Thursday, September 21, 2017
While many are of the opinion that spending less than 72 hours in Québec City is not recommended, there are times when one only has a day or two to explore our stunning historic city–especially those arriving on a cruise ship! What does one see and do in Québec City during a 24-hour stopover? Well, exploring the city’s history should be at the top of everyone’s list–this is generally why people come to Québec City–quickly followed by a hot and gooey bowl of poutine! Here is how to catch Québec City's top highlights in a single day.
At the site of the first settlement of New France (now known as Québec City), wander the cobblestoned streets of this small neighbourhood, stopping by Notre-Dame-des-Victoires church which stands on the site of the first home and trading post of Samuel de Champlain when he established the first colony in 1608. After visiting the church, walk down Rue Notre-Dame, turn right onto Rue Sous-le-Fort and walk into another small neighbourhood, Petit-Champlain district.
As you reach the end of Rue Sous-le-Fort you’ll spot the Breakneck Stairs (Escalier Casse-Cou) on your right. To your left, Rue du Petit-Champlain, one of the oldest shopping streets in the city. Today, the cobblestone street is flanked by boutiques, artisan shops and restaurants. Charming (and busy!) during the day, this area is also quite beautiful at night. When you’ve had your fill of Petit-Champlain, walk back towards to Breakneck Stairs and ride the funicular to the top of Cap Diamant.
Dufferin Terrace & Château Frontenac
A ride on the funicular offers a lovely view of Petit-Champlain district, Place Royale and the St. Lawrence River. When you exit the funicular hut, you will be standing on Dufferin Terrace, facing Château Frontenac and a monument dedicated to Samuel de Champlain (the city’s founder). Spend time admiring the views from the terrace and the majesty of the château, stop by Au 1884 to buy a chocolate-dipped ice cream cone before walking up the wooden staircase on the right side of the terrace (towards where the houses end) to Pierre-Dugua-De-Mons Terrace.
Once you reach the top of the wooden staircase, follow the dirt path to the left, past the low stone wall and onto the terrace square. While the view from here is quite pretty, walk up the big concrete steps to the top of the hill for a postcard-perfect view of Château Frontenac, Old Québec and the St. Lawrence River. This is a lovely spot to sit and relax for a few minutes before continuing your exploration of the city.
There are quite a few restaurants to choose from in Old Québec, and while many can be quite touristy, there are a few worth a visit. If you’re in the mood for gourmet burgers or poutine your best option is Le Chic Shack on Rue du Fort, for deliciously inventive Québécois cuisine, give Batinse a try; but if you just want a beer and a light meal, go to Pub Saint-Patrick or Pub Saint-Alexandre.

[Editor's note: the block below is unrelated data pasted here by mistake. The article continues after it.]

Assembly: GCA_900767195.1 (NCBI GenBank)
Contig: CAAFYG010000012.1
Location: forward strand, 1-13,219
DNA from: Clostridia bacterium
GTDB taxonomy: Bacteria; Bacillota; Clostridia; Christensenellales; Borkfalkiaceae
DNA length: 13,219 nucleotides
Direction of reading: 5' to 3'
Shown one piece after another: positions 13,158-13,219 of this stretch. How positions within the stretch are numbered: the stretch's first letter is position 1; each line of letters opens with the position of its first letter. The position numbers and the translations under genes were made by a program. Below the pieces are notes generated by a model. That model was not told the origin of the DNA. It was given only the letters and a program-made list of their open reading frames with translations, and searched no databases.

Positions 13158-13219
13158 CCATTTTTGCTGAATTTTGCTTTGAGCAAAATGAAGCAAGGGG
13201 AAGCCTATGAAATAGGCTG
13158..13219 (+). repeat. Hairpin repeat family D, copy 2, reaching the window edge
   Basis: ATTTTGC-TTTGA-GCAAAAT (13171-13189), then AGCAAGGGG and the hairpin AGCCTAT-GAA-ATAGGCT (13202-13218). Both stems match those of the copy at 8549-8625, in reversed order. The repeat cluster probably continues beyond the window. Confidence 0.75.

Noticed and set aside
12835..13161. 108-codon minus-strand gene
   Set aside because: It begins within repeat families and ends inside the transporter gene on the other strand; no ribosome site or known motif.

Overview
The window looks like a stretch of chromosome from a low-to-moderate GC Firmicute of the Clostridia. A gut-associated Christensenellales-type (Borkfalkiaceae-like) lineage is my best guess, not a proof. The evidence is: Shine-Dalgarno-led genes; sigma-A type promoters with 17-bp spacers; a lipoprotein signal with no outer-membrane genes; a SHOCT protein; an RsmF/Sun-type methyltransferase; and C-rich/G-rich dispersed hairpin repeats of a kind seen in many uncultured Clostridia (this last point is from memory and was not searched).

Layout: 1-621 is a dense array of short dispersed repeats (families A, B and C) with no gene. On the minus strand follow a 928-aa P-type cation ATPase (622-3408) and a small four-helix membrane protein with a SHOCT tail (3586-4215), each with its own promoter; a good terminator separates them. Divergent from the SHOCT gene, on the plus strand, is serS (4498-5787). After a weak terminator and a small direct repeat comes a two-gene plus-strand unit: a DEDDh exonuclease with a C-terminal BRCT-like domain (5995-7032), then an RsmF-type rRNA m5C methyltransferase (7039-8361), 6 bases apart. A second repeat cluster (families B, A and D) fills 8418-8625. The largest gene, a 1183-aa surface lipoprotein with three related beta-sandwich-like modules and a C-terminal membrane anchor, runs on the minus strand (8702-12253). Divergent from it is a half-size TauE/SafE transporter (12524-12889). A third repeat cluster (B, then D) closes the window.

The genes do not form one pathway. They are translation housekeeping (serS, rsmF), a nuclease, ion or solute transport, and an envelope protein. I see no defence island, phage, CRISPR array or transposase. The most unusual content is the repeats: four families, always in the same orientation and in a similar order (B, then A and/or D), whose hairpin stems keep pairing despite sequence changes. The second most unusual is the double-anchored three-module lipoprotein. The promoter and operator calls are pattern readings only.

Discovering the relics of the past
If you’re a fan of history, Québec’s is quite interesting. After lunch, consider visiting some of these sites: Citadelle de Québec, Musée du Fort and Fortifications of Québec National Historic Site.
Religion has played a large role in the shaping of Québec City, and while the congregations are not nearly as large as they were before the 1950s, there are several churches and cathedrals in the city that are worth a visit: Notre-Dame de Québec Basilica-Cathedral and Cathedral of the Holy Trinity.
For those who love to shop
- Art & antiques - In the neighbourhood of Vieux-Port, on Rue Saint-Pierre and Rue Saint-Paul you will find several art galleries and antique shops.
- Fashion - Probably one of the best neighbourhoods for fashion, Saint-Roch is about a 15-minute walk from Old Québec (or you can take bus #1 or #18). Walk along Rue Saint-Joseph to shop local boutiques like Swell & Ginger or quirky places like Deux22–which is also a tequila bar and Mexican restaurant!
- Gourmet foods - Walk outside the gate on Rue Saint-Jean into the neighbourhood of Saint-Jean-Baptiste to shop at places like J.A. Moisan (a Victorian era grocery store and gourmet food shop), Épicerie Europpéenne and Érico’s chocolate shop. A visit to Marché du Vieux-Port in the neighbourhood of Old Port is also highly recommended!
After a full day of walking around the city and experiencing all that it has to offer, it is time to have a relaxing or exciting night - depending on your personal preference. If you are a lover of craft beer, go to places like Griendel in Saint-Sauveur; or Korrigane, Noctem and La Barberie in Saint-Roch. If you are looking for live music, go to Le Cercle in Saint-Roch or Pub Nelligan’s in Saint-Jean-Baptiste.
Evenings in Québec City tend to be more quiet and laid back, a good time to wander through the streets and admire the lighted buildings and the dancing water features at places like city hall.
The secret to having the best day in Québec City is to indulge in the things you love most. Open your eyes and your heart. Make time to stop in a café for a coffee and pastry, try speaking French (the locals love it when tourists make an effort, no matter how bad that is) and take a lot of photos! After you spend the best day exploring Québec City you will likely want to come back for more (and stay longer as well!).
About Pamela MacNaughtan
Travel writer and photographer, Pamela has a deep love of all things Québec City. She is an anglophone from Ontario who prefers living in Québec. An avid city explorer and chocolat chaud connoisseur, Pamela accentuates the finest experiences in the city.